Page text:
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Chimney Maintenance and problems.


A characteristic problem of chimneys is they develop deposits of creosote on the walls of the structure when used with wood as a fuel. Deposits of this substance can interfere with the airflow and more importantly, they are flammable and can cause dangerous chimney fires if the deposits ignite in the chimney. Thus, it is recommended  that chimneys be inspected annually and cleaned on a regular basis to prevent these problems.

Creosote  is naturally produced in some quantities from the burning of wood and coal in blast furnaces and fireplaces; commonly found inside chimney flues when the wood or coal burns incompletely, producing soot and tarry smoke. Creosote has a very strong, acrid odor, generally much worse in wet weather or in the summertime when the chimney is less effective in drawing the odor up the chimney.
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How it looks  after cleaning 
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A chimney fire is the combustion of residue deposits referred to as creosote, on the inner surfaces of chimney tiles, flue liners, stove pipes, etc. The process begins with the incomplete combustion (burning) of fuel in the attached appliance, usually a wood or coal stove. The unburned volatiles are heated to the vapor state but not consumed due to a lack of adequate heat and oxygen within the appliance. These volatile distillates escape into the chimney, where they contact cooler surfaces and condense into tar-like deposits. Successive layers accumulate until either the chimney plugs completely, or the chimney reaches a temperature and oxygen level at which the deposit will ignite. Due to the concentrated level of volatile material now present, these fires tend to burn very hot. The high temperatures stress the mechanical strength of the chimney causing distortion of metal structures, and failure of ceramic structures.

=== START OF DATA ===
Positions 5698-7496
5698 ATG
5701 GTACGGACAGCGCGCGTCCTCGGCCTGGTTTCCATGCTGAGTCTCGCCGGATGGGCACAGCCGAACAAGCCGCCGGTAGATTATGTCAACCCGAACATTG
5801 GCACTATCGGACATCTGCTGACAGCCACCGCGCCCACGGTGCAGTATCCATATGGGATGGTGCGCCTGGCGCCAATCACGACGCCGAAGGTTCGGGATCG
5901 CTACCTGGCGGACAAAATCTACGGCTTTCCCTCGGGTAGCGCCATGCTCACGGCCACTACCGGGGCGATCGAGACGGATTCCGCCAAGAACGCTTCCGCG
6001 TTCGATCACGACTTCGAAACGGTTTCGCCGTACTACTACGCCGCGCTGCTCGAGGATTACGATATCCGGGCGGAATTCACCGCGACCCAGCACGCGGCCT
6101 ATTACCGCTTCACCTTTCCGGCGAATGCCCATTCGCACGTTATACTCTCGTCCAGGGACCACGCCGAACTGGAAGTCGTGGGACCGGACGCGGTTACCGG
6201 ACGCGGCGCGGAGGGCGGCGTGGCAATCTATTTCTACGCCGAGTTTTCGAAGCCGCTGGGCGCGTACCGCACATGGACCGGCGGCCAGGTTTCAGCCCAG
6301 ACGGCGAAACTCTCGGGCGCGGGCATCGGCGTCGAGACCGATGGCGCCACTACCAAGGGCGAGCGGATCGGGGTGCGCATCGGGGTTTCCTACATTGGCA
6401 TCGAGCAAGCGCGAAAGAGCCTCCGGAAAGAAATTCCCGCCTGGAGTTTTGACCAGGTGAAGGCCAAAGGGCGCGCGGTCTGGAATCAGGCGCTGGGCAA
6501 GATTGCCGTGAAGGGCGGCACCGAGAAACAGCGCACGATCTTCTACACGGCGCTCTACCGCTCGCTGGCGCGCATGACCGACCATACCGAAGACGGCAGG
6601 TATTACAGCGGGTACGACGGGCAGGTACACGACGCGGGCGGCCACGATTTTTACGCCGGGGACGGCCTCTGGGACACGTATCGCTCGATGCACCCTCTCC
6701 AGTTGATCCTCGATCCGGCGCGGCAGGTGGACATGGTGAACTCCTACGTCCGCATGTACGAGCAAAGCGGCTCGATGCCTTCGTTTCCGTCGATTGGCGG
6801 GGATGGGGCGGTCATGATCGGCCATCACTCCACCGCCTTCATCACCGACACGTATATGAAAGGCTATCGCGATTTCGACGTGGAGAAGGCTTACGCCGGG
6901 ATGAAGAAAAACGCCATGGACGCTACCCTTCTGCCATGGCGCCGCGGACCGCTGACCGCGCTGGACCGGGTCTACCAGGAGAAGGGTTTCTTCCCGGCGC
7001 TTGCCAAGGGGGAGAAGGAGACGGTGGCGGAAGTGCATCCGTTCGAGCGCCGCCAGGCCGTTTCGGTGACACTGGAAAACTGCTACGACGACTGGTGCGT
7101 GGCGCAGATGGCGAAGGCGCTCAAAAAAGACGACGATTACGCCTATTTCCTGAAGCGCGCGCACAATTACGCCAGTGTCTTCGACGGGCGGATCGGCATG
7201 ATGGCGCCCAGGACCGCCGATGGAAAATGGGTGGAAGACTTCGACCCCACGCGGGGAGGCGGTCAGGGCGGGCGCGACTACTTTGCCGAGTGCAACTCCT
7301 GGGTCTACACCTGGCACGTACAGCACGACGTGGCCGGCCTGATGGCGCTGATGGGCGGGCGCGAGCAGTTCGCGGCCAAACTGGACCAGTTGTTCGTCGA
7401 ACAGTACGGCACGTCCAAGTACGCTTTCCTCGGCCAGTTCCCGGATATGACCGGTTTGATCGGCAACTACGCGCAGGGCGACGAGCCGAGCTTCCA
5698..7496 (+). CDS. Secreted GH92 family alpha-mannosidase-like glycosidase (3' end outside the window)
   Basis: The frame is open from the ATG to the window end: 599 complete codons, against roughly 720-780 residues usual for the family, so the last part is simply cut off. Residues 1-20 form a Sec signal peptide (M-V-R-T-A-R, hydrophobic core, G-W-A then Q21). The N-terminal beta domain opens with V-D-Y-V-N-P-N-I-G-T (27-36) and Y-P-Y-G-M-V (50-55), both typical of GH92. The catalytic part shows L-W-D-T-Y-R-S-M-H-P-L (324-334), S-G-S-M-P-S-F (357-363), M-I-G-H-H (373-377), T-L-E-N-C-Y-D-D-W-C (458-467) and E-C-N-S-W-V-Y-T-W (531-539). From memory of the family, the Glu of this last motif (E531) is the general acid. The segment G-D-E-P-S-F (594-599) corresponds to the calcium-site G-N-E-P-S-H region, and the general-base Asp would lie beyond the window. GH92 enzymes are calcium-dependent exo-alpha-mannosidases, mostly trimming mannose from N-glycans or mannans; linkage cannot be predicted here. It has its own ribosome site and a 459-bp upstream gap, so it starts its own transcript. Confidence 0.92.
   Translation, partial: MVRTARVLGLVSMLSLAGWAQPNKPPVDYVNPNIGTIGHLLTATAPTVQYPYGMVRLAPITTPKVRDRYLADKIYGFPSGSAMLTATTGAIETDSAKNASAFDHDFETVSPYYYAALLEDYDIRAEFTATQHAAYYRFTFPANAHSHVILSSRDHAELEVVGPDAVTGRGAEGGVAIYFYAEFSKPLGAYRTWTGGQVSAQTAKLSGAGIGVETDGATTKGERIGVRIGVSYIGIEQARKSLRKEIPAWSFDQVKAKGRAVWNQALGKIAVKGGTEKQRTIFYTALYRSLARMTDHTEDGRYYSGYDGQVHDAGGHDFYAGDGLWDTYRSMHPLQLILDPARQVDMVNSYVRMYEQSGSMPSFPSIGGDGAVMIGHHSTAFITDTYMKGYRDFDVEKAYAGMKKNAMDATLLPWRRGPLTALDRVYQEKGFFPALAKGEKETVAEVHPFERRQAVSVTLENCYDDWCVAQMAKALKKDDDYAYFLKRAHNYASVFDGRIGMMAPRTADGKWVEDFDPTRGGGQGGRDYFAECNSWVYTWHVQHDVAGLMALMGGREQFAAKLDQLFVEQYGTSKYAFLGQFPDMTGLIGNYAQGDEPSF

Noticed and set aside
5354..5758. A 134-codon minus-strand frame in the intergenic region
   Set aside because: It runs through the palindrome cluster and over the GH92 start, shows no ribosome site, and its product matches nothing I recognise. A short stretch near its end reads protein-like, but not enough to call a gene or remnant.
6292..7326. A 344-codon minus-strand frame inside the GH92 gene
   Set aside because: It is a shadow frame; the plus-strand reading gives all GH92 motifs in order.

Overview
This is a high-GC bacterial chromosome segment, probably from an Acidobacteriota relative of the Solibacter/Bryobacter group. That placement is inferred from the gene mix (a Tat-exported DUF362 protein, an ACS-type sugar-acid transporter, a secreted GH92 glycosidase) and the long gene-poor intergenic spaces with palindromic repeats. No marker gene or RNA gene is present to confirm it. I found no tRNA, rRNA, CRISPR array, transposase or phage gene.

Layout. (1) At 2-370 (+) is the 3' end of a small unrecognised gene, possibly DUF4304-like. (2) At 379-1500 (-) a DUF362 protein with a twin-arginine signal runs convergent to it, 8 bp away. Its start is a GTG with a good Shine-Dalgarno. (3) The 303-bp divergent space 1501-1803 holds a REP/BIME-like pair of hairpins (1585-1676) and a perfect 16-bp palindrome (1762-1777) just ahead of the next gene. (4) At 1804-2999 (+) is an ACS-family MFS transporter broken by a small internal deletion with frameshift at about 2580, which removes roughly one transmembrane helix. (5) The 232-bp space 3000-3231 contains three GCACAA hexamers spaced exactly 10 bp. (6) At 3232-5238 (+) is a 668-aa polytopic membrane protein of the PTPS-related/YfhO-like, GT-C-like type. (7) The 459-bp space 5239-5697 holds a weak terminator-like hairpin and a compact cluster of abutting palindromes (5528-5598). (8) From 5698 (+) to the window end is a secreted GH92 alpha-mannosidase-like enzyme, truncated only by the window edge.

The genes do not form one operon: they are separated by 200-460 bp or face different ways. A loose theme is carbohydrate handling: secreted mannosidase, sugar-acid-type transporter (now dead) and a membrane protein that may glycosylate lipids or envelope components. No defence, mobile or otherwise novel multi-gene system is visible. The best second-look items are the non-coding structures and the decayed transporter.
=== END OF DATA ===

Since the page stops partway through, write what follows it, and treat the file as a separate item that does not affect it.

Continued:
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Both the Chimney Safety Institute of America and the National Fire Protection Association recommend yearly chimney inspections to help prevent fire and carbon monoxide poisonings.

 

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